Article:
With the rising costs of gym memberships and the increasing amount of “fitness on demand” options, a question that is often asked is: should I join a gym or workout at home? The most important thing to consider before making a decision to work out at home or at the gym is the type of workout you enjoy doing and plan to do most. What is your preferred choice of exercise? Is it….

  • Cardio machines (treadmills, ellipticals, indoor biking)
  • Non-equipment cardio-based formats (kickboxing, Zumba, BollyX, BodyAttack)
  • Mind-body workouts (yoga, Pilates)
  • Equipment-based resistance training (bootcamp, Tabata, barre, requiring dumbbells, body bars, medicine balls)

If your preferred choice of exercise is…

Cardio machines (treadmills, ellipticals)

Pros of Going to the Gym: Gyms will always have the latest model of treadmills and ellipticals, which can be 3-5x the cost of an at-home model. You’ll only need to pay a membership fee in order to use the machine and you can rest assured that the equipment has been vetted for safety and effectiveness. You can also switch between machines if the treadmill becomes boring and the elliptical looks more appealing.

Pros of Working Out at Home: It could be  a worthy investment to get a home model treadmill as long as you are using it regularly. With the average gym membership costing around $70/month or $840/year, getting a treadmill for roughly $500 will definitely be more cost effective if that is the main thing you are using at the gym. Other perks include being able to run on your schedule since you won’t have to wait for a machine to free up. And if you need a change scenery, you can take your run outside.

Non-equipment cardio-based formats (kickboxing, Zumba, BollyX, BodyAttack)

Pros of Going to the Gym:  When it comes to kickboxing, dance or high intensity cardio formats, nothing beats the energy and excitement of a live class at a gym!  It can be much more motivating to be working out next to other like-minded individuals who are there to get a workout too.

Pros of Working Out at Home: If you travel frequently and can’t get to your live class on a regular basis, then having “on demand” so you can workout in your hotel room is beneficial. If you have a challenging calendar that doesn’t fit with a gym’s group exercise schedule, or simply prefer to workout when convenient for you, then at-home workouts is ideal. If you’re new to working out, starting at your own pace at home can help you build the confidence you need before dancing in class with others. Having an “on demand” program that you can practice with at home may be a great place to start. Once you are familiar with the choreography, then consider going to a gym to take class with a live instructor and participants.

Mind-body workouts (yoga, Pilates)

Pros of Going to the Studio:  The quality of instruction and corrective cues given by an instructor, and understanding these instructions, are crucial for formats such as yoga and Pilates. If you are new to either of these formats, I highly recommend taking the class at a studio with a live instructor first before doing it on your own at home. Let the instructor know you are new so they can keep an eye out on your technique. When it comes to more advanced techniques like head- stands, elbow stands, bridges, etc, it can be extremely helpful to have an instructor guide you through these new movements.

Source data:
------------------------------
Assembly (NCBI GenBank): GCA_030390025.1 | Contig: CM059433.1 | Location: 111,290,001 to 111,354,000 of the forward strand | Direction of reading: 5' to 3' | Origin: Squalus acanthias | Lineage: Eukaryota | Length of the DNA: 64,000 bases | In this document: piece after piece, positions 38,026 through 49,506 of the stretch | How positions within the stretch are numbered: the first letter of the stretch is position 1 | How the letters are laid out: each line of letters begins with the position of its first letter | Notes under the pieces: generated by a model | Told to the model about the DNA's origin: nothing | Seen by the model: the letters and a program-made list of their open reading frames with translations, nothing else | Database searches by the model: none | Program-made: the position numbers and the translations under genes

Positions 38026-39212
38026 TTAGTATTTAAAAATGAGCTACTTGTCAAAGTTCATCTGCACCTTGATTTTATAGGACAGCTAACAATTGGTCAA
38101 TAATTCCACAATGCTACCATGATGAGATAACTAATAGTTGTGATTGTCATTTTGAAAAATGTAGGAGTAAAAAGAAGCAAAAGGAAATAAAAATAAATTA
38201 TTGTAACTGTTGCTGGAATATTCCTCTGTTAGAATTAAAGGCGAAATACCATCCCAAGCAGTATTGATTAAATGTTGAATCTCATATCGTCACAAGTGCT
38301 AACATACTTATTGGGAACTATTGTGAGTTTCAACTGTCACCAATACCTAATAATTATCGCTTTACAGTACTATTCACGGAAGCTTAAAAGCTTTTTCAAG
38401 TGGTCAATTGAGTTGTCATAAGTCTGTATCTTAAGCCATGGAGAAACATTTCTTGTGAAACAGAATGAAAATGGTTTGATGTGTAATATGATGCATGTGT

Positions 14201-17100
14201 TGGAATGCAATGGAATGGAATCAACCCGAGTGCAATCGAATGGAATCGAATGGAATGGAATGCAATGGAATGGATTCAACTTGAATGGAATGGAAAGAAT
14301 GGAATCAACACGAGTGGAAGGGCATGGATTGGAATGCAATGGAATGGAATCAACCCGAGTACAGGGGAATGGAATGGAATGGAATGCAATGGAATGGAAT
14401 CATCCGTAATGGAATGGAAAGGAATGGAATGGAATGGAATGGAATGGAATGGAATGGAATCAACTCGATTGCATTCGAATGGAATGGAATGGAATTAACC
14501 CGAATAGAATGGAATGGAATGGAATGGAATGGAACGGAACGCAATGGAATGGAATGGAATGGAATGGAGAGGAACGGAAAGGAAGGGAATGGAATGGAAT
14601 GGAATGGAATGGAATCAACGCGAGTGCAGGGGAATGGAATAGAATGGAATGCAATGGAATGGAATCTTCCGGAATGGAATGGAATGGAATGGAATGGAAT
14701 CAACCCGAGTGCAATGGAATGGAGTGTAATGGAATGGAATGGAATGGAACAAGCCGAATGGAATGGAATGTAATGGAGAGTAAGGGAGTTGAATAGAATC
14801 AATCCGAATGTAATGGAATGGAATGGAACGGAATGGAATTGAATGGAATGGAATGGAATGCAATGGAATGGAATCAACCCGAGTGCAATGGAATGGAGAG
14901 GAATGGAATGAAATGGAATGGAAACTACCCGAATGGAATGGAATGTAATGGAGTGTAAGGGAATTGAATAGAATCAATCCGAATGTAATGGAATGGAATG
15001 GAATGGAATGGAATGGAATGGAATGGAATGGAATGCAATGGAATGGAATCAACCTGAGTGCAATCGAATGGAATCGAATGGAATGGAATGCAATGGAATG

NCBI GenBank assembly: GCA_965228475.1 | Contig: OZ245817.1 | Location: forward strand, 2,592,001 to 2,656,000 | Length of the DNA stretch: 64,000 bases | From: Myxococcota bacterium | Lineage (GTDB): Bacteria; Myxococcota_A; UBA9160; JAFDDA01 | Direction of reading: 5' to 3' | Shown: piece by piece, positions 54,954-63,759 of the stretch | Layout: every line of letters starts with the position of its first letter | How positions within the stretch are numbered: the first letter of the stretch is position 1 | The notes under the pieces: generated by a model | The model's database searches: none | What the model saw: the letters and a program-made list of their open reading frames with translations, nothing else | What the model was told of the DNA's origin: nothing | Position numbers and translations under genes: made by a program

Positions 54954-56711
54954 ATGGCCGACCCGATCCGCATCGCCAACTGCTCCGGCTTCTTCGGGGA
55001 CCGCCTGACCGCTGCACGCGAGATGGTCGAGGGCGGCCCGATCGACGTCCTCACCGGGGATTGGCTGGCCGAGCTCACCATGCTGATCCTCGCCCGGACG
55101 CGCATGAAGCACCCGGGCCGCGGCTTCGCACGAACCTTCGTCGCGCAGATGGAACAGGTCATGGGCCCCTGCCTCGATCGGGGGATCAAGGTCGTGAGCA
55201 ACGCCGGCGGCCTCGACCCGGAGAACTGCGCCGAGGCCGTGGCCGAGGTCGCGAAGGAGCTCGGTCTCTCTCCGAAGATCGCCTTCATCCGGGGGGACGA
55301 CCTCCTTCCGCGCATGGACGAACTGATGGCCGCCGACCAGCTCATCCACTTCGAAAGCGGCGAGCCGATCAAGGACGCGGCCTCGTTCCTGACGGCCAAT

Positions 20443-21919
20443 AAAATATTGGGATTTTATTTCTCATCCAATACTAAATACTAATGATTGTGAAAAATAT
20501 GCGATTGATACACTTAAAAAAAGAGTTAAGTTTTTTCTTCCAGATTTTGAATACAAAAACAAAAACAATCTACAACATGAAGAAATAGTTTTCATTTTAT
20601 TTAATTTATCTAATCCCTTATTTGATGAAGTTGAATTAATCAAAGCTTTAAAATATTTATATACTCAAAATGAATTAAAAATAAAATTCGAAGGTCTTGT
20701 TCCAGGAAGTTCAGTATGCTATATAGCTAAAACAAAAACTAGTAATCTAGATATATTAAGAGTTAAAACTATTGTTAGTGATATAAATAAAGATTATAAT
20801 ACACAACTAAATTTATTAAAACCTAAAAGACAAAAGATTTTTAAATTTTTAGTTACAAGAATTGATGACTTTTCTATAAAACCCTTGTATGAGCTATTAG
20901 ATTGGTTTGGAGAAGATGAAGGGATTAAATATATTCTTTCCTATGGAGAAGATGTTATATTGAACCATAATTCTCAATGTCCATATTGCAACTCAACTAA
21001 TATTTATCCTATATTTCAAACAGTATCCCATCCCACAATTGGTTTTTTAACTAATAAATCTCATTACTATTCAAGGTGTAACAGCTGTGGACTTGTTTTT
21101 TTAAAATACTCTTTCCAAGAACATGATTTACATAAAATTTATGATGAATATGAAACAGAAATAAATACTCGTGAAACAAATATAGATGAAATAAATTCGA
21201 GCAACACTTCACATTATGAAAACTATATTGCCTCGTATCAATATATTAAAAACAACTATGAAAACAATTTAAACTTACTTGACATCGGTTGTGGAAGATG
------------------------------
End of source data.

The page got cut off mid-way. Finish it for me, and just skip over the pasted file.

Pros of Working Out at Home: The average yoga class is $15: 3x a week at a studio will cost $180 per month.Most “on demand” programs average only $15/month. If you find an “on demand” company where you like the instructors and variety of mind-body classes it offers, it’s definitely something worth considering over studio classes for financial reasons. Once you’ve mastered the basic techniques and feel like you are able to get the same effectiveness from an at home program, then working out at home might make more sense. At home, you can always choose your own time of practice vs adhering to the studio’s schedule.

Equipment-based resistance training

Pros of Going to the Gym:  Unless you have space in your home to store dumbbells, BOSU balance trainers or other equipment, joining a gym to use their equipment may be more convenient. Plus, if you take an exercise class, vs working out on the gym floor on your own, you get instruction from a certified personal trainer or instructor who can observe your form and correct it if needed. While you can substitute the back of a chair for a “barre” at home, you will still be limited to specific exercises without access to a more stable barre at a studio. For those who prefer this type of exercise, I would recommend that beginners start at a gym to learn proper technique from a certified personal trainer or instructor before training at home.

Pros of Working Out at Home: Self-motivated individuals with experience in resistance training will do well at home with a few pieces of key equipment and a good “on demand” program. They will be able to follow the instructor in the video and execute the workout with good form with little to no risk of injury. They won’t have to deal with waiting for equipment, or dealing with crowded floors.


At the end of the day, you know your personality, preferred exercise format, schedule and budget the best. Choosing either to join a gym and/or do workouts at home with “on demand” programs will be dependent on several variables. What you’ll use most consistently is the best choice for you – it could be a combination of the two!

Let us know in the comments your pros and cons of  working out at home or at the gym!

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